For my second Android™ project/application, which will remain unnamed for the moment, I will first need to gather some historical data from more than a couple of local (Malaysian) web sites. Some of this publicly available data go back as far as as 1985! It is insane to even contemplate fetching all this data by hand and so I had to come up with some kind of software to help me do that easily and quickly.
Previously, I would simply use PHP‘s
fsockopen to quickly grab a web document or 2, or to masquerade as a browser, but this time
fsockopen was simply not going to cut it. I needed something a lot easier to set up and one that could survive whatever robot traps there are on these kinds of sites usually.
cURL and Wget
When amateurs like me want to develop software that will masquerade as web robots or crawlers, the obvious choices are of course Wget and cURL. I have had limited experience with
Wget, especially when setting up cron jobs on my web servers, but I have never had any with cURL.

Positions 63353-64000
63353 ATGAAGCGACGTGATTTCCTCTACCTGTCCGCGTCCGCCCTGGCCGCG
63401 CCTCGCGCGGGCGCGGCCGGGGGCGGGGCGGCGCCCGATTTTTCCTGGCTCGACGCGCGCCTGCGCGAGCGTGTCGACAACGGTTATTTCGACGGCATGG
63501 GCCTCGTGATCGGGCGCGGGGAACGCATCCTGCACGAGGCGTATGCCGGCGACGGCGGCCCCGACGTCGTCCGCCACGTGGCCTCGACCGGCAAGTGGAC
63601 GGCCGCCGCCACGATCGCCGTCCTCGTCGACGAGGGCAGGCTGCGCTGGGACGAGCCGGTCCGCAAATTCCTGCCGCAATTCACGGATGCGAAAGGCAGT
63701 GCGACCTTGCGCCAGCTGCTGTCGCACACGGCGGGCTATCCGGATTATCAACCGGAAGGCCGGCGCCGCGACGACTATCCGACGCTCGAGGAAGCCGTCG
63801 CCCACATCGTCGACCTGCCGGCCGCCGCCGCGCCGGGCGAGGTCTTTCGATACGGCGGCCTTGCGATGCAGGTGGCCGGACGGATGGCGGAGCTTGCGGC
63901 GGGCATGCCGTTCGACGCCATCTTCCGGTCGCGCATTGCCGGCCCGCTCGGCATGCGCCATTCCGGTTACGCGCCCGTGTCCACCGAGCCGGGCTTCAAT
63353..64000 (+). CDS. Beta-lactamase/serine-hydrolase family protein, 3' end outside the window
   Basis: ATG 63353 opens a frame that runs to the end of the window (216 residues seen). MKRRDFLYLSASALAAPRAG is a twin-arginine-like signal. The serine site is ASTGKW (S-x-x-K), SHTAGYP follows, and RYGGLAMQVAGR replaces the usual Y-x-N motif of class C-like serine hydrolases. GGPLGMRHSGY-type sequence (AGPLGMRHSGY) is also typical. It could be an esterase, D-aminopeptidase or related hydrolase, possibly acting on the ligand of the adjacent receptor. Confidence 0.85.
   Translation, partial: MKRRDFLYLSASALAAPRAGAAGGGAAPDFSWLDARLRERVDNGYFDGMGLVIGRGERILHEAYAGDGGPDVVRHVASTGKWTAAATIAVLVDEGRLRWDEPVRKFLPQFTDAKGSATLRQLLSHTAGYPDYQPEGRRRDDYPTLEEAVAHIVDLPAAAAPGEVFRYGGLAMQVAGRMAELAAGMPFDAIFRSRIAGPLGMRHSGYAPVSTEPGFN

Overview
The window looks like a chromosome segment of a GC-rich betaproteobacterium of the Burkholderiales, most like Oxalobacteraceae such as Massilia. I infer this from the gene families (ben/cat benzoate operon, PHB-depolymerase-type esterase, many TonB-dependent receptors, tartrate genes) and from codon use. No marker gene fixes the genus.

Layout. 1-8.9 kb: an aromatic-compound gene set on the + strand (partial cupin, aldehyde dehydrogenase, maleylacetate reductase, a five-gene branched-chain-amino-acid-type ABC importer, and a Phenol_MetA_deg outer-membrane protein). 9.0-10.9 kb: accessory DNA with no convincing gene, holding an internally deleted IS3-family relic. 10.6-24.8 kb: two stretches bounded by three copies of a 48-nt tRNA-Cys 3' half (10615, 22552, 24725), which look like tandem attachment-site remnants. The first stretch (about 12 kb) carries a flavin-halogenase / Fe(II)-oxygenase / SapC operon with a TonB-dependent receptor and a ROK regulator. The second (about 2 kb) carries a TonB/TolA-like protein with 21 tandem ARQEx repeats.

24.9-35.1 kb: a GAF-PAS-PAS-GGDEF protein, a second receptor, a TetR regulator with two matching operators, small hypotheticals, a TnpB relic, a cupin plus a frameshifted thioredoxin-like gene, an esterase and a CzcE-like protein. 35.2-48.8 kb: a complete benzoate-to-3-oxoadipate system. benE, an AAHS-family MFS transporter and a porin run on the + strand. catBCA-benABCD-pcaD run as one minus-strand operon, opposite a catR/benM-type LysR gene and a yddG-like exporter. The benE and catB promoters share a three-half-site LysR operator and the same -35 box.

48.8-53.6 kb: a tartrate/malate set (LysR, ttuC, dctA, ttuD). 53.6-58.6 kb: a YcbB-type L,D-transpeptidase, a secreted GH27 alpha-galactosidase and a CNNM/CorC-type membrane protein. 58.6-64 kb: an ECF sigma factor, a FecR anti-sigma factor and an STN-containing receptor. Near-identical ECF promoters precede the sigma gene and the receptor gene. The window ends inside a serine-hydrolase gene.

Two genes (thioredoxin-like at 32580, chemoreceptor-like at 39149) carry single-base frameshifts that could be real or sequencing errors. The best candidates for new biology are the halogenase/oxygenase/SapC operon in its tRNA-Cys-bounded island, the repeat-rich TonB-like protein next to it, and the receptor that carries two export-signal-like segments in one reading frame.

After quickly doing some research on both, I concluded the one more suited for my needs today is cURL.
What is cURL?
From the web site:
cURL is the name of the project. The name is a play on ‘Client for URLs’, originally with URL spelled in uppercase to make it obvious it deals with URLs. The fact it can also be pronounced ‘see URL’ also helped, it works as an abbreviation for “Client URL Request Library” or why not the recursive version: “Curl URL Request Library”.
It took me nearly 3 weeks, but today I have completed my “web robot” that successfully crawls all the necessary web sites, grabs any document I want, extracts just the information I need and puts it all, very nicely, into a MySQL database!
My custom web crawler, powered by PHP and cURL, is able to connect to a web site, manage cookies, send referrer data, request compressed web pages, navigate itself around a web site to get to the best parts, fetch the document containing the data I want, parse it, just extract the data I need, verify that it is correct, and save it all to the database! And it does this all at the rate of 1.5 minutes for one month’s worth of data from one web site.
Considering that I have over 20 years of data to fetch, and that too from more than one web site, it is not bad at all, if you ask me!
At this rate, GIDApp No. 2 should be ready in 3 months.